Since Royal Robbins first soloed El Cap in 1968, perhaps half of the El Cap routes have seen solo ascents. Jim Dunn was the first to solo a new route, Cosmos, in 1972. Later that year, Charlie Porter soloed two new routes. In the last ten years another four solo routes have been established.

While the walls were being assailed and as the available store of big, blank rock in need of a route was running out, free climbing underwent the same development of standards seen elsewhere in the country during the period. With the move toward thinner crack systems that accompanied the search for virgin territory, standards were forced to rise. The tentative acceptance of gym chalk, tincture of benzoin, and protection nuts helped crystallize the common perception that rock climbing was not as much in search of a summit as it was a gymnastic activity. In the early 70's in the "granite gymnasium," this attitude presented hundreds of opportunities. Supple, smooth-soled shoes allowed better use of thin cracks, and their superior smearing capabilities were a boon to the developing face climbs. But development of nut protection probably did more for the rise in free climbing standards than any other technological advance. With nuts, and particularly nuts that would work in Yosemite's parallel sided cracks, protection could be placed quickly, non-violently, and with one hand. At first, the use of nuts and the climbing of First All-Nut Ascents, was an event in itself, with a "Nutbook" recording all these events; practically all the classic walls of the 60's received first (and sometimes last) all nut ascents. The climbs on the Nuts Only Wall date from this period. The development of more sophisticated crack protection has paralleled the increasing standards of the sport. Ray Jardine's Friends, introduced in 1978, were matched perhaps in their impact on the climbing scene only by the Chouinard stoppers of 1972 and Polycentrics a couple years later. The 1980's see many alternative devices for use in parallel-sided cracks of Yosemite.

Coincidental to the late 60's and early 70's development of the 5.10 standard was the change from the clunky klitterschuhe to the supple E.B. For the next dozen years this shoe was standard footware for all Yosemite free climbing. The development in the last five years of newer "sticky rubber" climbing shoes has had perhaps the biggest effect on the Valley's face climbs. Some Apron routes are significantly easier with the new shoes, perhaps an improvement equal to the break made in about 1970 from edging the apron climbs to frictioning them.

Jim Bridwell was by the 1970 the moving force on the free-climbing scene. While he had always demonstrated an extraordinary ability during his apprenticeship under Pratt and Sacherer in the 60's, by 1970 he had moved out on his own, cleaning massive amounts of dirt and vegetation from routes that have since become classic, including Gripper, New Dimensions, Butterfingers and Outer Limits. Other climbers got into the act and pushed the standards, most notably Barry Bates on Lunatic Fringe, Center of Independence, Vanishing Point and Five and Dime, and Rik Rieder on Paradise Lost, Chain Reaction and A Mother's Lament. Bridwell's partner on many of his early 70's free climbs was Mark Klemens, whose talent for offwidth cracks led to Steppin' Out, Cream and ultimately Basket Case. Peter Haan combined technical difficulty with bold climbing when he free climbed the Left Side of the Hourglass, a route well respected even today. Under the wing of Bridwell, younger aspiring climbers were encouraged to push themselves up harder and harder routes. One of the earliest and most talented partners Bridwell brought out was Mark Chapman, who lead his way up some of the hardest climbs of the early 70's, including Hotline, the coveted first ascent of the Nabisco Wall, and the freeing of La Escuela, the first Yosemite climb with two 5.11 pitches. Bridwell's "Brave New World," as he titled a 1973 article, involved climbers beyond just the resident Yosemite community. Easterner Steve Wunsch was active over many years on routes such as Orangutan Arches, and with Barry Bates, on New Dimensions. The visit by Henry Barber in 1973 shook up the somewhat tight-knit Yosemite community with his firey ascent of Butterballs (creating Yosemite's hardest testpiece), an unroped and rapid climb of the Steck-Salathe, and his energetic stacking of such classics as New Dimensions, Nabisco Wall, and Midterm into a single day. Jim Donini pushed standards to a new high in 1974 with his multi-fall effort on Overhang Overpass, a route made all the more remarkable considering the parallel-sided crack and the crude nuts of the day. Barber returned in 1975 to produce a new standard with the Fish Crack, a route difficult to protect even today, and still well respected at 5.12b. More frequently, visitors to the Valley were climbing well enough to contribute routes of a good standard. England's Pete Livesey was particularly active, with first free ascents of Crack-a-Go-Go, in 1974 and Moratorium, in 1975.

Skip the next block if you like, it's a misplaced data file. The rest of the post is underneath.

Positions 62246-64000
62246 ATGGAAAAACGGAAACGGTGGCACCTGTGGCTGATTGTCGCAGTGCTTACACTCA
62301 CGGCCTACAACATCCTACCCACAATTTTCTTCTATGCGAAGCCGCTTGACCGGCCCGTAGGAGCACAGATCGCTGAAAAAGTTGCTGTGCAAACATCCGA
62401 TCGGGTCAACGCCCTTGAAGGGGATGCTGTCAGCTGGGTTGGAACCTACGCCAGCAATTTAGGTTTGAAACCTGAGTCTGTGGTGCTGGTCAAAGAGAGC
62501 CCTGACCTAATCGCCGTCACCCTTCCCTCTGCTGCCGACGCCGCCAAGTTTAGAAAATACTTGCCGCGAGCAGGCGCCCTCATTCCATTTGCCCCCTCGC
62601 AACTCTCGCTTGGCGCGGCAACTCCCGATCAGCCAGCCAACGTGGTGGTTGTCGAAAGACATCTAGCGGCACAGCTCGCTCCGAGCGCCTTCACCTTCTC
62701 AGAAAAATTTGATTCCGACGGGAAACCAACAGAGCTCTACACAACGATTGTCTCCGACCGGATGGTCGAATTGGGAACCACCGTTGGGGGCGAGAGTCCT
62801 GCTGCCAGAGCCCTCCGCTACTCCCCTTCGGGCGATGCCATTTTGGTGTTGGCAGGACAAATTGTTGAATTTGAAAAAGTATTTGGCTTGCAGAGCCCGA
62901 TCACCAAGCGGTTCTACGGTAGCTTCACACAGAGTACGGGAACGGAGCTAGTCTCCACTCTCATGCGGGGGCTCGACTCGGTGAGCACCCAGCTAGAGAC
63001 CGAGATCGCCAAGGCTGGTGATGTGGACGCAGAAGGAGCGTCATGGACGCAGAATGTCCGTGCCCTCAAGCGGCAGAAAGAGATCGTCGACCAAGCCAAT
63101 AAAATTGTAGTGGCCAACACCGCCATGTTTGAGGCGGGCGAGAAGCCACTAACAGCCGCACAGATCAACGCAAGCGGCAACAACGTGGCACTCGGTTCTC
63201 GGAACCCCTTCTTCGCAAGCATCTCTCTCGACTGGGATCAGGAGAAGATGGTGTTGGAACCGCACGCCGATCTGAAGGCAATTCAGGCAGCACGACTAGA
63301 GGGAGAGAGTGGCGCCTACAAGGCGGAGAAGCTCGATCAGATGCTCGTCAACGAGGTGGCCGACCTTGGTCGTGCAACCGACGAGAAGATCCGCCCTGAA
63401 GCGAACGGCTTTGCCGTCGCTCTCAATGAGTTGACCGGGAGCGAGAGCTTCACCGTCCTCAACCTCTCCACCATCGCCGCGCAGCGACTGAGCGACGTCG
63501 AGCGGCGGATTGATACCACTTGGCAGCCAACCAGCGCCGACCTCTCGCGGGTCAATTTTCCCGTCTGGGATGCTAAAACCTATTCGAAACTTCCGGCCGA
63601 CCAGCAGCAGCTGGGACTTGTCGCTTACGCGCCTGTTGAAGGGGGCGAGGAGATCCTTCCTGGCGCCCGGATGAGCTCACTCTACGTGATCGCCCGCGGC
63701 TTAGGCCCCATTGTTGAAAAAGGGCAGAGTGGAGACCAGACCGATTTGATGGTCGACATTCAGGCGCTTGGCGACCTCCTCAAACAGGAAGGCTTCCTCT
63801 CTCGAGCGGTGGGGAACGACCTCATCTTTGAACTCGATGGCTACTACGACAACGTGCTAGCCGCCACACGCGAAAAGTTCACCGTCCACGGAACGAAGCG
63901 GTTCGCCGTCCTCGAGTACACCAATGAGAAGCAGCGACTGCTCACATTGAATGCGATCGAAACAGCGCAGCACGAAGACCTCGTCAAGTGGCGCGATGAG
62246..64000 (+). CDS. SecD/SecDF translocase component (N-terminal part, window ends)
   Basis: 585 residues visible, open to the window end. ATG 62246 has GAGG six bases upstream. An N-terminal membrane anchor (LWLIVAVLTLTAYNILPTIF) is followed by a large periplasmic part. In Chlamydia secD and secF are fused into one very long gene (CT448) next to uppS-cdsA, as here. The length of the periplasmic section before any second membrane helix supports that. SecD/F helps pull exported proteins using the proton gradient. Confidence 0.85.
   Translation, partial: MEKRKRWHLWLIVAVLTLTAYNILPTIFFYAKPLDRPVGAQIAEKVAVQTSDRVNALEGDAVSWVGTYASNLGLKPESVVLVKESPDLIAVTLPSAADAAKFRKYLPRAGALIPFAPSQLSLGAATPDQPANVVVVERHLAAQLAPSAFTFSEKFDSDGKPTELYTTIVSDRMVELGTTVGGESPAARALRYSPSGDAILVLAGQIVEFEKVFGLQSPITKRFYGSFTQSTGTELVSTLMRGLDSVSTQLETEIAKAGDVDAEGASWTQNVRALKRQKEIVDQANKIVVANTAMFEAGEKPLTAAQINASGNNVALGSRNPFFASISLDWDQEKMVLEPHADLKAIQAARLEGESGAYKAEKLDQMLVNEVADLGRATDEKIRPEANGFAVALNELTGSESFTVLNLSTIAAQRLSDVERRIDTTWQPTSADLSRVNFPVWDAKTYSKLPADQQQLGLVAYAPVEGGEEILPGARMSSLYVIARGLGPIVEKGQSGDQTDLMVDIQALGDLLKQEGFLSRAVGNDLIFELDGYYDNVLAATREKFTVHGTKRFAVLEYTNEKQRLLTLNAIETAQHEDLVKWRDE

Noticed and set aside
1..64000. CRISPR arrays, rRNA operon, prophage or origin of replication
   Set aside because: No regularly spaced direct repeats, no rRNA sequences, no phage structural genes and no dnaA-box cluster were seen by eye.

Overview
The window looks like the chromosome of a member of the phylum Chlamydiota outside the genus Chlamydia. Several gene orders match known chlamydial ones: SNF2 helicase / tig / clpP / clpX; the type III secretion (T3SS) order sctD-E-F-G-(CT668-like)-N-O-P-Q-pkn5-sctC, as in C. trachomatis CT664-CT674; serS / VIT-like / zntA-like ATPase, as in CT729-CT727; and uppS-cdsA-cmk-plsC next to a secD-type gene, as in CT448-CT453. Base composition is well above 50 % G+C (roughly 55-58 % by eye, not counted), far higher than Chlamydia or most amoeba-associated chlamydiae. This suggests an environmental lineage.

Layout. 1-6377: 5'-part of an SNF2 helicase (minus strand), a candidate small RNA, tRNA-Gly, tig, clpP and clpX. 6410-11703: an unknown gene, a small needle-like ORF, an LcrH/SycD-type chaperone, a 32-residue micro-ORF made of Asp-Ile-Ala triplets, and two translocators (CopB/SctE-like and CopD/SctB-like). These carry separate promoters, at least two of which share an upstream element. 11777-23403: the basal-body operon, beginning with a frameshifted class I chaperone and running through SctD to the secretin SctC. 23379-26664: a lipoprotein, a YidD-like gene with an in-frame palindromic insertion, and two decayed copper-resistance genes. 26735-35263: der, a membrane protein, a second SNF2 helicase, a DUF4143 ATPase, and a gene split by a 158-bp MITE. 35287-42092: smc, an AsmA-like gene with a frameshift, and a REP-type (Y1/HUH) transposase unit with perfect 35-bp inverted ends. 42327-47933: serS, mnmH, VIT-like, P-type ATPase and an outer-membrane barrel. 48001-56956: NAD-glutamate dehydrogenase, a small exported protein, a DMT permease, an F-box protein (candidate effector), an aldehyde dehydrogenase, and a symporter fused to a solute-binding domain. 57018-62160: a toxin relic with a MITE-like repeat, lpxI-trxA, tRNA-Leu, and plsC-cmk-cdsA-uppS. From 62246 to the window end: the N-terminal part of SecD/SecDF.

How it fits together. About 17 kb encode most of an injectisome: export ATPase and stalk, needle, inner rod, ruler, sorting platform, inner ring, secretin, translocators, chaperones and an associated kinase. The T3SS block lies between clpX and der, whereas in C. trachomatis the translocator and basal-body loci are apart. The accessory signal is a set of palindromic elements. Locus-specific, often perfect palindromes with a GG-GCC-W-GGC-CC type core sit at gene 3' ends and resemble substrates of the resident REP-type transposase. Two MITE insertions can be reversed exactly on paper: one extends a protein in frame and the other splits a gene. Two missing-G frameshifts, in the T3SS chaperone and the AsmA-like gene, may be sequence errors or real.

By 1974 Bridwell presided loosely over a spontaneous group of young California climbers. Known as the Stonemasters, this group was the mainspring behind much of the incredible new route activity that followed over the next five years. Amid the talents of John Bachar, Dale Bard, Mark Chapman, Mike Graham, Ron Kauk, John Long, Tobin Sorensen, Kevin Worrall, John Yablonski, and others, Bridwell was no longer the top dog; he went from the sharp end of the rope to a role of director, but as such was instrumental in the establishment of some of the best routes of the time: Hot Line, the right side of the Folly, Geek Towers, and Crucifix. Even Bridwell's ten-year experience with the changing scene did not prepare him for the speed with which new routes were evolving. After the first ascent of Hot Line in 1973, Bridwell predicted with some force that the 15 feet of aid would last at least ten years; two years later Ron Kauk and John Bachar climbed the route totally free as one of the first 5.12 routes. The Stonemasters did much throughout the mid 1970's to solidify the 5.11 grade and to develop what are now hailed as classic routes. Ron Kauk emerged as perhaps the dominant figure on the free-climbing scene for the next ten years; his flash ascent of Butterballs and climbs like Blind Faith and Kauk-ulator solidified hard climbing in an uncomplicated style. While not climbing at the extreme level of Kauk or Bachar, Chapman and Kevin Worrall unearthed a host of obscure yet classic routes, including Windfall and Beggar's Buttress. Many others were also active up through the mid-70's: Vern Cleavenger, Chris Falkenstein, Ed Barry, Werner Braun and Rick Sylvester.